If you’ve heard the term “criminal sexual abuse,” it might make you wonder: Isn’t all sexual abuse a crime? The short answer is yes.
So then why isn’t the charge simply called sexual abuse rather than criminal sexual abuse? Because a sexual abuse case isn’t always only presented in criminal court. In Illinois, victims also have the right to file a civil suit against their perpetrators.
In other words, if you are accused of sexual abuse, you could potentially end up in court twice for the same alleged incident. One where the state is prosecuting you for a criminal act, and another where the victim is suing you for allegedly causing them harm.
Let’s take a closer look.
Criminal Sexual Abuse Charges in Illinois
There are actually two possible types of criminal sexual abuse charges in this state: base criminal sexual abuse charges and aggravated criminal sexual abuse. As you might guess, the aggravated charge is the more serious of the two.
What Constitutes Criminal Sexual Abuse
According to Illinois law, this crime occurs when sexual conduct or penetration involves:
- Force, the threat of force, or when the perpetrator knows the other party cannot provide “knowing consent”
- Perpetrators who are under 17 and victims between the ages of nine and 17
- Perpetrators who are less than five years older than their victims, when those victims are between 13 and 17
Depending on the specific circumstances, the charge can be a Class A misdemeanor or a Class 4 felony.
When Criminal Sexual Abuse Is Considered Aggravated
The law also says that when criminal sexual abuse occurs under any of a number of specific circumstances, the crime is considered aggravated. One of the most common aggravating factors are things like using a weapon or other objects used in such a way they could reasonably seem to be a dangerous weapon. Other factors include:
- Actual bodily harm to a victim
- Victims of special class — the elderly, disabled, and children, for instance
- When sexual abuse is committed concurrently with another felony act or attempt
When you are charged with aggravated criminal sexual abuse, you face a Class 2 felony conviction. Additionally, after a 2019 change to the law, there is now no statute of limitations for major sex crimes in Illinois.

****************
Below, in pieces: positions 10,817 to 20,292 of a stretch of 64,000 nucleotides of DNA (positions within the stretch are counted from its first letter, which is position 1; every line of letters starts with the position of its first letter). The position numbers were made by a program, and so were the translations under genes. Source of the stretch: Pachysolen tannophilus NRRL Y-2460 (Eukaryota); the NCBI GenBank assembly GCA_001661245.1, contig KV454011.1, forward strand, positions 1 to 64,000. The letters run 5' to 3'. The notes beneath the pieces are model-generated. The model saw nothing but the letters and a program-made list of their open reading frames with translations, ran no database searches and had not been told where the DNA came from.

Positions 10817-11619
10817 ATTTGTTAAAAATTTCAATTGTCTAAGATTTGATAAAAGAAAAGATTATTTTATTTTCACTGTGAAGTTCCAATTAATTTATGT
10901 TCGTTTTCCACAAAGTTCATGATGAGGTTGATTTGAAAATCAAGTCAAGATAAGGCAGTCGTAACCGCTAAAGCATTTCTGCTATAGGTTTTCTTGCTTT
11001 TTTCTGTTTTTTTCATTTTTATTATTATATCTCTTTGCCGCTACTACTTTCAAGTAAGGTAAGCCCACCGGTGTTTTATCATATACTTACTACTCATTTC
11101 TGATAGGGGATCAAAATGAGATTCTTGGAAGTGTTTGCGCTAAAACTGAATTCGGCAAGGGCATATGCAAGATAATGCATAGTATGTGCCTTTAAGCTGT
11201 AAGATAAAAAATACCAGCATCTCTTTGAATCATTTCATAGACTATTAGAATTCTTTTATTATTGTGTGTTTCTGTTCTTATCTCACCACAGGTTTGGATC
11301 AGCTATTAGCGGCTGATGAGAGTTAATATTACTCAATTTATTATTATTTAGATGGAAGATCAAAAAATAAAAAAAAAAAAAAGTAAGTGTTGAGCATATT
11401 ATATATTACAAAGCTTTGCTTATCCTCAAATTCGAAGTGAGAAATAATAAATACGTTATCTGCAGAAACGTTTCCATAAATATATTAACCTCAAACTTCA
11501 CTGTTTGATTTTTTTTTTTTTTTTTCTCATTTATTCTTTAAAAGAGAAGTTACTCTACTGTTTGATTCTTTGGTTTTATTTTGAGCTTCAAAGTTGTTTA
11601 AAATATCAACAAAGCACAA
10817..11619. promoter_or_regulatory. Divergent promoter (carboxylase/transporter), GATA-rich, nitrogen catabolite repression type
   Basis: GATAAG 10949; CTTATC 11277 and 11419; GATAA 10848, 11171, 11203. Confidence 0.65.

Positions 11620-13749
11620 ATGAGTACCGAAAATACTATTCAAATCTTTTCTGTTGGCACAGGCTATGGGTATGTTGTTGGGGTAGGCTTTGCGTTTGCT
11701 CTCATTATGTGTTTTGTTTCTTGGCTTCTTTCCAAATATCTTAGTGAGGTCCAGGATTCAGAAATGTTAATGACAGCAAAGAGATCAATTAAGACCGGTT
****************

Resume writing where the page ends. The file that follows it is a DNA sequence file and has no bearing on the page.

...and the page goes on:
Often a criminal sexual abuse case will take place prior to a civil suit. This is because when a conviction is secured, it provides additional evidence for the lawsuit following it.
Illinois Civil Suits Following a Criminal Sexual Abuse Conviction
The point of a civil lawsuit is for the plaintiff (the alleged sexual abuse victim) to win damages from the defendant. What does the term damages mean? Basically, money.
To elaborate, damages are a monetary form of compensation for the harm a defendant has allegedly caused — the value of which is derived from a variety of evidence provided by the plaintiff.
Some common forms of damages awarded in these types of cases are medical treatment costs, lost wages due to missing work time, emotional distress, and loss of consortium. All told, the cost of these damages can range from a few thousand to sometimes even millions of dollars.
While criminal proceedings should absolutely be your primary concern — after all, they do most directly impact your freedom and safety, it may be worth talking to your Chicago defense attorney about the possibility of a civil action against you and how they might coordinate with an injury lawyer should you need to hire one.
About the Author
Sami Azhari has been working as a lawyer since 2007, after receiving his Juris Doctor from the Michigan State University College of Law. He has handled numerous state and federal cases and is known throughout the Chicago and Rolling Meadows area for providing his clients with high-quality, skilled representation. He has been recognized by Avvo (2013 and 2018), SuperLawyers (2015-2020), The National Trial Lawyers, and other notable organizations, and has spoken at a number of legal conferences.